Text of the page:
Rethinking Neural vs. Matrix-Factorization Collaborative Filtering: the Theoretical Perspectives
Proceedings of the 38th International Conference on Machine Learning, PMLR 139:11514-11524, 2021.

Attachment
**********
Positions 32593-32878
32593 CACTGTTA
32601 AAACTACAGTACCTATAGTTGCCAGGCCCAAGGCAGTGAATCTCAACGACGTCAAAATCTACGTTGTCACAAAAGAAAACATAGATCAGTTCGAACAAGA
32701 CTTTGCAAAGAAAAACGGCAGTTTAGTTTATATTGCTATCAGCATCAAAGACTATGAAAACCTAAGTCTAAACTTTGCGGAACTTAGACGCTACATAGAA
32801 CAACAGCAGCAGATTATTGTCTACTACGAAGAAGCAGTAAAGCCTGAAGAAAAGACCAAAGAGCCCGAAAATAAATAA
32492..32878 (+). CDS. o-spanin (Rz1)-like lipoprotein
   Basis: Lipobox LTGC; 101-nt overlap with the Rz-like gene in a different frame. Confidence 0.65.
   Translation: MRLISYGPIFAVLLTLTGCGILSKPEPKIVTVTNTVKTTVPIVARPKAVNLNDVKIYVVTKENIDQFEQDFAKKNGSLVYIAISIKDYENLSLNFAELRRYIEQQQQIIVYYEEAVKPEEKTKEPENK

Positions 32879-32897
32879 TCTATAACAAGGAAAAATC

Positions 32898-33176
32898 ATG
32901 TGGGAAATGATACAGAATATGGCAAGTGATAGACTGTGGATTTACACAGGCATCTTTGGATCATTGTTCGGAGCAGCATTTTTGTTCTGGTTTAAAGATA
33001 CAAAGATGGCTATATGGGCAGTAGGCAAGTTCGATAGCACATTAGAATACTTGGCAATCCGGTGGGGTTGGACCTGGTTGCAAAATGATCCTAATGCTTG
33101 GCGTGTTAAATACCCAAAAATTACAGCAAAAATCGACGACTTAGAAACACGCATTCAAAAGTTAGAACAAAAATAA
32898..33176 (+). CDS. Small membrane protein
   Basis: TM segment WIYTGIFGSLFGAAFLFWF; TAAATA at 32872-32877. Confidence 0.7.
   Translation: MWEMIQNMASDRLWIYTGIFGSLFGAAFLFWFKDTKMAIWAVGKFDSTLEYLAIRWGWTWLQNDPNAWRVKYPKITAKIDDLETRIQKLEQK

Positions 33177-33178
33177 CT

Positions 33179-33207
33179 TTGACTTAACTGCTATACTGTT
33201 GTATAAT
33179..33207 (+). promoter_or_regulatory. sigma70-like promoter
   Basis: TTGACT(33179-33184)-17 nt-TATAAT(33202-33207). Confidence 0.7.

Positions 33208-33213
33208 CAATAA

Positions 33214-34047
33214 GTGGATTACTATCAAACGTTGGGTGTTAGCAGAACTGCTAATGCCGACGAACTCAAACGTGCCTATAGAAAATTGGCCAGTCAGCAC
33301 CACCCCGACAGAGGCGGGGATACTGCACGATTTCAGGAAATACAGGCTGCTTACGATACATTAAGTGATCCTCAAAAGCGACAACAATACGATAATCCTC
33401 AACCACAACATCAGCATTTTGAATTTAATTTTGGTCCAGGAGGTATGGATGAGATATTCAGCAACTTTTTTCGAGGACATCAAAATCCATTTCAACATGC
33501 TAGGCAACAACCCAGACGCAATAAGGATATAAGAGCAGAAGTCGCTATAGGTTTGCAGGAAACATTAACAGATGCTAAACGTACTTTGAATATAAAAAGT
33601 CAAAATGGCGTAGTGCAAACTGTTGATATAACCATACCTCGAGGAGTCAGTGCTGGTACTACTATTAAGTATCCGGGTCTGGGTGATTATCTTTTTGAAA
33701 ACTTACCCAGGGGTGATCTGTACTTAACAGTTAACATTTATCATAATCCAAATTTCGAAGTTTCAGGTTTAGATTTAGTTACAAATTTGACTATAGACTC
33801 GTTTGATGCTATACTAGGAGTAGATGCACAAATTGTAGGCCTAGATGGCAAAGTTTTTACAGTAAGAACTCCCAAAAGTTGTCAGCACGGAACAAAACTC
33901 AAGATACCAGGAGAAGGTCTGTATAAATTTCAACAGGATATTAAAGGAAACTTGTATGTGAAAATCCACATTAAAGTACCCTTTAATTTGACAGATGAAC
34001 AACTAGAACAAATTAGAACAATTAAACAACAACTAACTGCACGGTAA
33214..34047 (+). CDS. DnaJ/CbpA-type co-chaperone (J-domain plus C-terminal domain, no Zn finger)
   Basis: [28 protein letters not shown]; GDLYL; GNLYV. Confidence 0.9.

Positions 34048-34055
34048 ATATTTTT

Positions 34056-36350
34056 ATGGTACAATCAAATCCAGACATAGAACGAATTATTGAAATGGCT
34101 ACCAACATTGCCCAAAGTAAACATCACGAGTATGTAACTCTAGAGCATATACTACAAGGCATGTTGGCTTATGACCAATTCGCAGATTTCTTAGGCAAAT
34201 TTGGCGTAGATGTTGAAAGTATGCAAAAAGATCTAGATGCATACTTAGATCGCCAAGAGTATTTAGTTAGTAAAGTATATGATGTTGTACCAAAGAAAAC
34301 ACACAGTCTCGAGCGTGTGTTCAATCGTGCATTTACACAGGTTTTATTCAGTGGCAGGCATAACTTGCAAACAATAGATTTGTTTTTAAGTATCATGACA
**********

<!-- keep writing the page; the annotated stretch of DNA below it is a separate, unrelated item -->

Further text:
The recent work by Rendle et al. (2020), based on empirical observations, argues that matrix-factorization collaborative filtering (MCF) compares favorably to neural collaborative filtering (NCF), and conjectures the dot product’s superiority over the feed-forward neural network as similarity function. In this paper, we address the comparison rigorously by answering the following questions: 1. what is the limiting expressivity of each model; 2. under the practical gradient descent, to which solution does each optimization path converge; 3. how would the models generalize under the inductive and transductive learning setting. Our results highlight the similar expressivity for the overparameterized NCF and MCF as kernelized predictors, and reveal the relation between their optimization paths. We further show their different generalization behaviors, where MCF and NCF experience specific tradeoff and comparison in the transductive and inductive collaborative filtering setting. Lastly, by showing a novel generalization result, we reveal the critical role of correcting exposure bias for model evaluation in the inductive setting. Our results explain some of the previously observed conflicts, and we provide synthetic and real-data experiments to shed further insights to this topic.